The e-commerce industry is not unfamiliar with online shopping bots. While bots are used by stores to provide better customer service, malicious bots can be devastating for a business. Both consumers and e-commerce sellers are exposed to cybersecurity risks.
Many customers use shopping robots to automate tasks based upon a set instructions. For example, log onto the website and search for a specific product. Add it to your cart. Then click on Check Out. Shopping bots almost all have an unfair advantage. If a user wants to wait manually for their favorite items such as collectible trading cards or tickets to sporting events, they will have to be at their computer all day to refresh their browser manually.
Shopping bots can do this for them. The software could be programmed to search for specific strings on a particular website. The bot will then add the product to the shopping cart, check out, or notify an email address. The sought-after product sells quickly when shopping bots are working together correctly.
Cybersecurity risks that shopping bots can pose
A shopping bot’s general impression is that it sells. What could be the problem with shopping bots?
Although bots are generally good, they can also be dangerous, especially when used in the wrong way. A survey found that more than $100,000 of revenue has been lost to a bot attack.
Bad shopping bots can attack e-commerce websites. This is not a new phenomenon. The following statistics were presented by the Imperva report:
- Bots account for 30.8% of all traffic to ecommerce websites
- 17.7% of all traffic to ecommerce websites comes from bad bots
- These bots are nearly 23.5% qualified as sophisticated bots.
How can you distinguish a good from a poor bot? Online retailers and customers can be more vulnerable to certain types of bots than others.
These bots pose as customers to interact with the system. They use real identities obtained from the internet or purchased from the dark net. These bots can compromise passwords and gain user credentials. This can be email addresses, credit card numbers, and other information. These adversaries can launch cyberattacks such as phishing and business email compromise. These bots can compromise the confidentiality, integrity, and availability of data within systems. This could lead to a company’s reputation being damaged.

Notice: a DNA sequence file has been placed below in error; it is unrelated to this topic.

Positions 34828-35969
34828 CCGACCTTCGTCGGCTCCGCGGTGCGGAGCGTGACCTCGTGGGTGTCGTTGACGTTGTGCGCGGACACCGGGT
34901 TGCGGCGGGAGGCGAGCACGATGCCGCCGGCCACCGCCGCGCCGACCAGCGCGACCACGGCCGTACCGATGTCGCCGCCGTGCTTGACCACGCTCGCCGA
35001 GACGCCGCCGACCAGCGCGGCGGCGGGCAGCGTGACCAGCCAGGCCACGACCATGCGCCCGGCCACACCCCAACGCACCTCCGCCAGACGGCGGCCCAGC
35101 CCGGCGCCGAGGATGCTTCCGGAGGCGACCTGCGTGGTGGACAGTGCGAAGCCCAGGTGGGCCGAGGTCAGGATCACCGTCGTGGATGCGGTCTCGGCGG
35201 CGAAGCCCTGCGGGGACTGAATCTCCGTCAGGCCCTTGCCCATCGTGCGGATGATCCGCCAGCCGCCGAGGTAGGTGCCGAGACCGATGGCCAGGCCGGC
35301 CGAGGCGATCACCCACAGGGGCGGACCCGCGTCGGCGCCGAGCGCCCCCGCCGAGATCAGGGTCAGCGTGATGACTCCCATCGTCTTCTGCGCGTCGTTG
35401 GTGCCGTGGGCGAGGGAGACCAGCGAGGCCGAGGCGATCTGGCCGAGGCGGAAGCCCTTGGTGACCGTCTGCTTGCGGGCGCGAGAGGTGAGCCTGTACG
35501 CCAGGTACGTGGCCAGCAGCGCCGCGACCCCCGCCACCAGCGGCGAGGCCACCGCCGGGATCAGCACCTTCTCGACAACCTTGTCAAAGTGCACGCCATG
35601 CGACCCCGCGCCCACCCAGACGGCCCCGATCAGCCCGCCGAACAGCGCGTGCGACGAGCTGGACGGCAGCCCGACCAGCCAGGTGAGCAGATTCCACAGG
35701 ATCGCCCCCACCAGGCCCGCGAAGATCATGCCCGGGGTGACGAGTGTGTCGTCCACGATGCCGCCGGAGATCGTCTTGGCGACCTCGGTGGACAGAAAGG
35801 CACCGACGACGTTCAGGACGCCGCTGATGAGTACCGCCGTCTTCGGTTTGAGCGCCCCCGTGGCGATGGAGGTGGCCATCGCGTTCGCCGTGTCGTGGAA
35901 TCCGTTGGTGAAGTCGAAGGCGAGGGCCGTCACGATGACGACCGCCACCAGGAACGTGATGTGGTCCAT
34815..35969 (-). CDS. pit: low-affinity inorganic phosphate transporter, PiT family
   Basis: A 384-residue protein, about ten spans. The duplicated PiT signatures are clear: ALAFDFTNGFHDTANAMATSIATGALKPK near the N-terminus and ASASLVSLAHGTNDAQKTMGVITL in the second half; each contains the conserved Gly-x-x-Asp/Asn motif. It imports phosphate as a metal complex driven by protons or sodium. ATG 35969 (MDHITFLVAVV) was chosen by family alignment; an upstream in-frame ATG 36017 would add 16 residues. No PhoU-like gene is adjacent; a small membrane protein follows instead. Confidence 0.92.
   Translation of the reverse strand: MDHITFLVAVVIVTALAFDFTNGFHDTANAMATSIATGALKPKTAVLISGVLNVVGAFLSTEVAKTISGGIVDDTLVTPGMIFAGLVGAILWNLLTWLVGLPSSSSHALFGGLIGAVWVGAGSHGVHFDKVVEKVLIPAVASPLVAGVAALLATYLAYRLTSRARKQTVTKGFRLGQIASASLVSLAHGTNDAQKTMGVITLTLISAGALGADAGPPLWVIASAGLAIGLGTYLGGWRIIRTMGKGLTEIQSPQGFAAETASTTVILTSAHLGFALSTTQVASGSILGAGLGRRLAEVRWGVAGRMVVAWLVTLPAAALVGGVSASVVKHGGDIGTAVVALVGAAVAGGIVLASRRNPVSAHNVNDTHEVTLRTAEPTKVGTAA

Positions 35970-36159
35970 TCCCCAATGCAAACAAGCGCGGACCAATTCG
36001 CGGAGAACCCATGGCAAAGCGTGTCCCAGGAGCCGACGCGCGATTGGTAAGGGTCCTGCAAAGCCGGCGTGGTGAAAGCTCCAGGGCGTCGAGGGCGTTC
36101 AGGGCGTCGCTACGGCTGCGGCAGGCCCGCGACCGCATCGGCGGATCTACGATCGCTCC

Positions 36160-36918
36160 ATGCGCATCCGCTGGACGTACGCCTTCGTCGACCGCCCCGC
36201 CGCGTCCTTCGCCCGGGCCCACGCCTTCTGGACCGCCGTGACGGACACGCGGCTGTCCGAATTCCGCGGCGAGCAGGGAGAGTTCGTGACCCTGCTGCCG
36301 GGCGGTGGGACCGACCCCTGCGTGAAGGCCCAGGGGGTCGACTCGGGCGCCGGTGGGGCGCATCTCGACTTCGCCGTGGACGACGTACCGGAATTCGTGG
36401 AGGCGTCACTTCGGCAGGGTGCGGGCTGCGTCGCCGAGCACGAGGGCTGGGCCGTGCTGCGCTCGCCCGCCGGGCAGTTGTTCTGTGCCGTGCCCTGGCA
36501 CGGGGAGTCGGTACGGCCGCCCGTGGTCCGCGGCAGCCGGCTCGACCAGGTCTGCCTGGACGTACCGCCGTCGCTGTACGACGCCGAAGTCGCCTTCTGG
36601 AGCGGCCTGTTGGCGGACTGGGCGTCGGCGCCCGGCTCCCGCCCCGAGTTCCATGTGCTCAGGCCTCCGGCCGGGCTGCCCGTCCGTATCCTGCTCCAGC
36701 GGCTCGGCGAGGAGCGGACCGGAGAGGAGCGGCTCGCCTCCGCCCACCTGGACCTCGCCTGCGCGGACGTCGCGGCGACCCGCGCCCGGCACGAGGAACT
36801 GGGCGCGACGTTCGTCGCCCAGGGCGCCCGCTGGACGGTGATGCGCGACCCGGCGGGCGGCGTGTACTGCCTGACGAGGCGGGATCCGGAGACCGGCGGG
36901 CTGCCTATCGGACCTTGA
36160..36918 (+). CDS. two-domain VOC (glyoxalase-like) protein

Denial of Inventory
Sometimes it’s impossible to buy a product online as it is already sold out. Inventory denial bots could be responsible for this. They mimic human traffic and allow users to shop online. This trick tricks the system into believing that inventory is sold out. It causes customers to post negative feedback about the target brand on social media. These malicious bots are not intended to purchase items immediately. They sell them on other websites at higher prices. The bot will complete the transaction by offloading the carts and helping the malicious actors make a profit.
Scalping bots scan the internet looking for products with limited availability. These bots add items to your cart automatically when they become available. They also autofill purchase forms and complete checkout quickly so that real customers can’t buy them. Scalping bots not only cause financial loss for the business but also rob it the opportunity to identify its true customers. These bots stop the business selling other products to customers and encourage them to purchase additional merchandise.
Scraper bots scan web pages to find vulnerabilities and items that can be scraped into a dark Web library. These bots can place orders and make transactions without having to navigate e-commerce websites like humans. They act as inventory denial bots, causing website crashes and sell-outs. These data are used by malicious actors to lower the prices of genuine retailers and undercut their deals.
Staying Ahead of Shopping Bots
Shopping bots can damage a company’s reputation by damaging brand image, crashing websites and increasing support costs. They also jeopardise business deals, cut off customer relationships, and adversely affect crucial decision-making processes. These bots also contain valuable data that their adversaries can profit from.
Another reason why retailers need to take the right cybersecurity precautions. Keep up-to-date on the latest threat actors and how they can infiltrate your information assets using these bots.